Although the researchers attempted to build on evaluation tools used in the past, this study still has several limitations. The researchers were subject to the rapidly changing and inconsistent design environment of point-of-care tools. The creators/editors are constantly offering updates, so summary content and features may have been added after the dates of review.

    Only six point-of-care tools were evaluated in the study; the researchers were limited in what was available via institutional licenses or individual subscription in the United States and what was accessible fitting the point-of-care tool selection criteria. This eliminated several of the previously evaluated point-of-care tools from this study, including BMJ Best Practices and PEPID.

    During the interrater reliability measurement, there was a measured difference between the researchers due to a disagreement on the criteria defined for the “date of stamping for application platform.” This issue was reflected in the evaluation of the point-of-care tool ACP SmartMedicine, which was discontinued prior to the time of data collection for the full assessment. The definition was reviewed and a consensus was reached before the data collection for the full assessment.

    ICD-9 codes selection focused on the specialty of medicine; it did not represent the broad spectrum of care thus limiting the assessment of comprehensiveness within the inpatient/outpatient settings. The breadth of coverage evaluation was impacted by the knowledge of the investigators to translate the given code to a synonym or related term to indicate the concept was covered within the point-of-care tool. The scoring system used was binary for all three areas of evaluation. Either the point-of-care tool contained the sought criteria or not; there was no gradient built within the assessment tool.

    The investigators chose not to rank the point-of-care tools, as there is no scientific way to give appropriate weight to each of the components. Ranking would allow for personal bias to impact the weighting scale by considering one aspect of the evaluation criteria over another due to subjectivity.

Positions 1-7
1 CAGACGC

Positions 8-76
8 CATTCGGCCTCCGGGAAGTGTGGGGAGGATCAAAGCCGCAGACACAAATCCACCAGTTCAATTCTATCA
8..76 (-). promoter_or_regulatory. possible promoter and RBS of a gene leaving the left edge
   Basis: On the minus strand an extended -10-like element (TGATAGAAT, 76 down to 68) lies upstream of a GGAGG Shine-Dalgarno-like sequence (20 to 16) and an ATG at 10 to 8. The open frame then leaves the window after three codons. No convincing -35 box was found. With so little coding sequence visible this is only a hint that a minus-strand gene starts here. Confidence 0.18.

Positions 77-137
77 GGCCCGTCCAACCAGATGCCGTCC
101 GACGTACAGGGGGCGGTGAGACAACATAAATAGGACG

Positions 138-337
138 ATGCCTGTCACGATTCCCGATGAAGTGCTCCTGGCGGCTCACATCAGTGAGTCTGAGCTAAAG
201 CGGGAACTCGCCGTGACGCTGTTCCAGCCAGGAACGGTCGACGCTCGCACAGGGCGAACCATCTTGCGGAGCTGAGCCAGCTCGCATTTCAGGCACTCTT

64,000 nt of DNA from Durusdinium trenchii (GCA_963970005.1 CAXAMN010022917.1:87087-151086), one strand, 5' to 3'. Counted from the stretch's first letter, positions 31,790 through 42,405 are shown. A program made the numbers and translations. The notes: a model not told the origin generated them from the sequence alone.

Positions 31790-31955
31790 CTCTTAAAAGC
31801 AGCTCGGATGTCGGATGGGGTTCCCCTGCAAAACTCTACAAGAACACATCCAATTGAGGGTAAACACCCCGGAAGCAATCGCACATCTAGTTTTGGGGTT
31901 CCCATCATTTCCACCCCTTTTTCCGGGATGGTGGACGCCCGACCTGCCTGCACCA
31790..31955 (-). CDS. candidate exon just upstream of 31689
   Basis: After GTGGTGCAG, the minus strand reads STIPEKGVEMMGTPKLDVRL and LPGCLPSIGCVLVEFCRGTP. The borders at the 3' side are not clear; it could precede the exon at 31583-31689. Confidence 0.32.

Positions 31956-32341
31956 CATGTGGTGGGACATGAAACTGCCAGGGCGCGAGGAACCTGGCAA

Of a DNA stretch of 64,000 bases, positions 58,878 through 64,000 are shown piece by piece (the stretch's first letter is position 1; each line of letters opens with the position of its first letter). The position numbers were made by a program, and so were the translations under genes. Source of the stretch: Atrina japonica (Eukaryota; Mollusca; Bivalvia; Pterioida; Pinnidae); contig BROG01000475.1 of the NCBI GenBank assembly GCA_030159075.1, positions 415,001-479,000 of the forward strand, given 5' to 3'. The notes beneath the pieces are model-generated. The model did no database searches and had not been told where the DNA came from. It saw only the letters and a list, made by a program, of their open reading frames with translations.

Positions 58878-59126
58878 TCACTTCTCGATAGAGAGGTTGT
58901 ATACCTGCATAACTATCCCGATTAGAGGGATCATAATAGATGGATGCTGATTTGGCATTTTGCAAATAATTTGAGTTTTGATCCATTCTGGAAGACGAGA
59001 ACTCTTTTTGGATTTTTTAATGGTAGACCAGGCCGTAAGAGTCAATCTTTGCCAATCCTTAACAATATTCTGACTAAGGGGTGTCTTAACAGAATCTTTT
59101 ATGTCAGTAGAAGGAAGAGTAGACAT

Conclusions

    In evaluating the breadth of coverage, quality of information, and ease of use of six mobile point-of-care tools, the investigators were able to determine there is no significant difference between the point-of-care tools with regards to coverage on common topics used by clinicians within the discipline of medicine. The selection of a mobile point-of-care tool will likely depend on individual preference based on ease of use and cost of the application. For institutions subscribing to point-of-care tools via institutional licensing, it is important to gain the individual users’ perspective on selection of mobile point-of-care tools, because it enables choice of adoption by the main users of the product.

    Acknowledgments

    The authors wish to acknowledge the Caterpillar Faculty Scholars program based at the University of Illinois College of Medicine at Peoria along with the faculty directors of the program, Carmen Kirkness, PT, PhD, Jeanne Aldag, PhD, and Meenakshy Aiyer, MD. This group supported and facilitated the development of this research project.

    The authors would also like to acknowledge the support of the Research Open Access Publishing (ROAAP) Fund of the University of Illinois at Chicago for financial support towards the open access publishing fee for this article.